On the other hand, while it might be the responsibility of a publisher to help sell your book, why wouldn’t you try to help your own cause? While there’s conflicting numbers that don’t exactly prove or disprove if blogging truly helps sell books, I can tell you from personal experience that connecting with readers never hurts. I’ve seen multiple well written blogs that inspire me to continue following the author. And yes, while using Twitter, Facebook, Goodreads, etc. might not drive sales, it’s a great way to understand what people enjoy while keeping your name out there. Plus, it helps target specific audiences.
Publishers are great at selling a manuscript to the general public, but they tend not to concentrate on specialized groups. Blogs, social media and focused tours are a great way to aim at an audience you’d like to cater to. For example, if I’m writing a horror novel (cough, cough, “Consumed” is in on bookshelves October 2014, cough), I might want to promote my novel to gothic book clubs, ghoulish citywide conventions and anywhere else that there’s horror readers. Promoting to people who tend to read your specific genre not only theoretically pushes sales, but it also assures better reviews. Readers of a certain style might be a bit pickier, but they also tend to appreciate elements within your writing far more than a person who just picked up any book at the airport to get them through their flight to Los Angeles.
So what does it all mean then? Should you promote or shouldn’t you? Well, although my word isn’t an official authority, I’d have to say that both schools of thought are on the right track. Yes, I’m calling it a draw. While it’s true that an author’s book should be their priority, and that being weighed down by book promotions can be a serious distraction, getting involved in endorsing your own manuscript is vital.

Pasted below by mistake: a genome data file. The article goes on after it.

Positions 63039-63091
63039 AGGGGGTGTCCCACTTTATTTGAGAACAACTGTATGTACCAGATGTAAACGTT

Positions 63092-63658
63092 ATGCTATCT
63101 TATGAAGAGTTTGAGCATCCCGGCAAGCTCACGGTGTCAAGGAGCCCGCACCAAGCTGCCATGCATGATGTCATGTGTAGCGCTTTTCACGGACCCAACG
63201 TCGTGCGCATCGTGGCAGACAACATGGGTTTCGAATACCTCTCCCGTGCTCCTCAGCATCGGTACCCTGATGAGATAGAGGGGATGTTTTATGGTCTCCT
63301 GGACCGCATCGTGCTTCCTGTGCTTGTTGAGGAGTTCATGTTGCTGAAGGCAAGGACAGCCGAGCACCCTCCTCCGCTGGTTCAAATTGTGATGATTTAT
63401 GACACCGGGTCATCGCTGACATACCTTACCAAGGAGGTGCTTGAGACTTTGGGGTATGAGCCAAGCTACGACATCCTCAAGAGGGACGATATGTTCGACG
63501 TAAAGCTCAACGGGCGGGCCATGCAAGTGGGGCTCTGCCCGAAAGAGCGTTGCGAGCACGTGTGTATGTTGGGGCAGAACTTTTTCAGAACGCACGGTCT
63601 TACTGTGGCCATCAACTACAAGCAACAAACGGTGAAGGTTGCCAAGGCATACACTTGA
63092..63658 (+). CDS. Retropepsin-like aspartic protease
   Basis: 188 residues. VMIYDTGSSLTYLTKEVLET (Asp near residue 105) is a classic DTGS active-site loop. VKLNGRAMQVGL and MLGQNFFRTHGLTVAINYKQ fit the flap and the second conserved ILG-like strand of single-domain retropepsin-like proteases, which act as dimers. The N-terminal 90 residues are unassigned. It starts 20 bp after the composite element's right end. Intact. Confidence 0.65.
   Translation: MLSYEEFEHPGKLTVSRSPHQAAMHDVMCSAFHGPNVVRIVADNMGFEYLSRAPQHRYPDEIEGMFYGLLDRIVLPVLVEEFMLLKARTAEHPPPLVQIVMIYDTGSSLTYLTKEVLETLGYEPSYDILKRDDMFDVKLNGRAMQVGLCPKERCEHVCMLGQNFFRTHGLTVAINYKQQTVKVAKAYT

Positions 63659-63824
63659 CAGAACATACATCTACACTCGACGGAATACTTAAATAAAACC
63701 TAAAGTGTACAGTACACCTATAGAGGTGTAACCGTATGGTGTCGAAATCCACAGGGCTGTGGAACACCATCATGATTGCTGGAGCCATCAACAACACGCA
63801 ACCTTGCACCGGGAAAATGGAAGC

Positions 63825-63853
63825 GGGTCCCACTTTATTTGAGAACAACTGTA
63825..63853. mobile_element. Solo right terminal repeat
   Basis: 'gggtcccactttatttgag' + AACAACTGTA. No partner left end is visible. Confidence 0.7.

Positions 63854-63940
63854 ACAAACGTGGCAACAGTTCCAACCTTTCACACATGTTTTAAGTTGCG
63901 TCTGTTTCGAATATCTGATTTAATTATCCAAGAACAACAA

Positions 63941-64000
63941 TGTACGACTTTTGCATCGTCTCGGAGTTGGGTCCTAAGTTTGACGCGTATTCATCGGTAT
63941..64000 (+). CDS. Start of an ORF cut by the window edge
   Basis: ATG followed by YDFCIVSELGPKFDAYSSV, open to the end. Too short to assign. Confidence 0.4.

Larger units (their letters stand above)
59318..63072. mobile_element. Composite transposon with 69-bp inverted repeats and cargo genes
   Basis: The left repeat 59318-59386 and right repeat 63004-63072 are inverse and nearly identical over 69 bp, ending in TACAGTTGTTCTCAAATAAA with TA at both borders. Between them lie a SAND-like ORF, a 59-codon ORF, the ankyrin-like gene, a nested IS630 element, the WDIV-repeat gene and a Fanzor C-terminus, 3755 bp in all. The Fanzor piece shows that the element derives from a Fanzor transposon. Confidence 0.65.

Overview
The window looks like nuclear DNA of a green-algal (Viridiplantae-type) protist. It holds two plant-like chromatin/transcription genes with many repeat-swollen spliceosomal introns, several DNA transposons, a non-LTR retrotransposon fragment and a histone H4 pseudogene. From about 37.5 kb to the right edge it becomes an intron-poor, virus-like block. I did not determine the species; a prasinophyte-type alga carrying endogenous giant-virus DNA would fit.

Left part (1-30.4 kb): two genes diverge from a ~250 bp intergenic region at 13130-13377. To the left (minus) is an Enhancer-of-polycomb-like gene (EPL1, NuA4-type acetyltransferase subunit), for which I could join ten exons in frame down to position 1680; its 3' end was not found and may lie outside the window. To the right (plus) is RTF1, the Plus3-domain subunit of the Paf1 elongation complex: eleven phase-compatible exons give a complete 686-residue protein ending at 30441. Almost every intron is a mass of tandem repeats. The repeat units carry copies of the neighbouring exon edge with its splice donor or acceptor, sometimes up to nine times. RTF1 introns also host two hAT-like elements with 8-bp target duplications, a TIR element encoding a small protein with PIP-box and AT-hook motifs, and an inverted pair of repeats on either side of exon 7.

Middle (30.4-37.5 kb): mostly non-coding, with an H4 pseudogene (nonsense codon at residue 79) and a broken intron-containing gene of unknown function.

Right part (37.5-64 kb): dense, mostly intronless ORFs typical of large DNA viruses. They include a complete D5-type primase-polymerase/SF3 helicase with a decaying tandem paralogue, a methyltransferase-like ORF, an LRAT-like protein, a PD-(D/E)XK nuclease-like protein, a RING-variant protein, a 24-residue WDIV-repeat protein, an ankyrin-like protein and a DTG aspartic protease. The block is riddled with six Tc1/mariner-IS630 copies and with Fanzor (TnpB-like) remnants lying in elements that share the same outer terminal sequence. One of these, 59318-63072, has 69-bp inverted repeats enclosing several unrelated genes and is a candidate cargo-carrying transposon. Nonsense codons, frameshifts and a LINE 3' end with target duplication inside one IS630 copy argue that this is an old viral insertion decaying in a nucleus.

Managing time is tough. If you’re an early phase author who still has a day job, it’s probably even tougher. An author with a publisher has to make sure that they are spending a majority of their time working on their manuscript while allowing ample time to promote. The rule of thumb tends to be that the smaller the publisher, the more time you may want to invest in pushing your book. I’m not saying that you have to stretch yourself thin, but the occasional blog, Twitter comment or Goodreads update helps.
However, if you feel that you absolutely positively do not have enough time to both write and promote, it’s my suggestion that you abandon ship with the marketing segment. While you may be able to help, it’s ultimately the publisher’s responsibility to get the word out that your amazing book is coming soon. Your publisher can promote without you, but no one can write the book but you. Might I warn though that this is only for rare cases. In my opinion, most people, if they’re really honest with themselves, can find the time.
So the next time you’re worried about the success of your book, ask yourself, “Am I doing enough to help?” You’ve put a lot of effort into your novel. Encourage readers to buy it. It doesn’t mean that you have to treat it like a second or third job, it just means that you should put a small amount of time away every week to ensure that you’re giving the book the attention it deserves. Remember, you only get what you give.
I use to romanticize that when a person became an author, some fantastical character similar to Santa Clause came down to the artist’s home, bequeathing them with a gloomy black suit as well as a life supply of whiskey and cigarettes. Now I know this wasn’t spot on, but it helped me make sense of my favorite classical authors like Edgar Allen Poe, Walter de la Mare and Oscar Wilde, who were some of the more melancholy novelists of their time. And yes, while it’s true that not every gothic author was an alcoholic, solitary introvert or ex-convict (Mary Shelly and Robert L. Stevenson to name a few), there does seem to be a slew of these social deviants throughout literature’s timeline.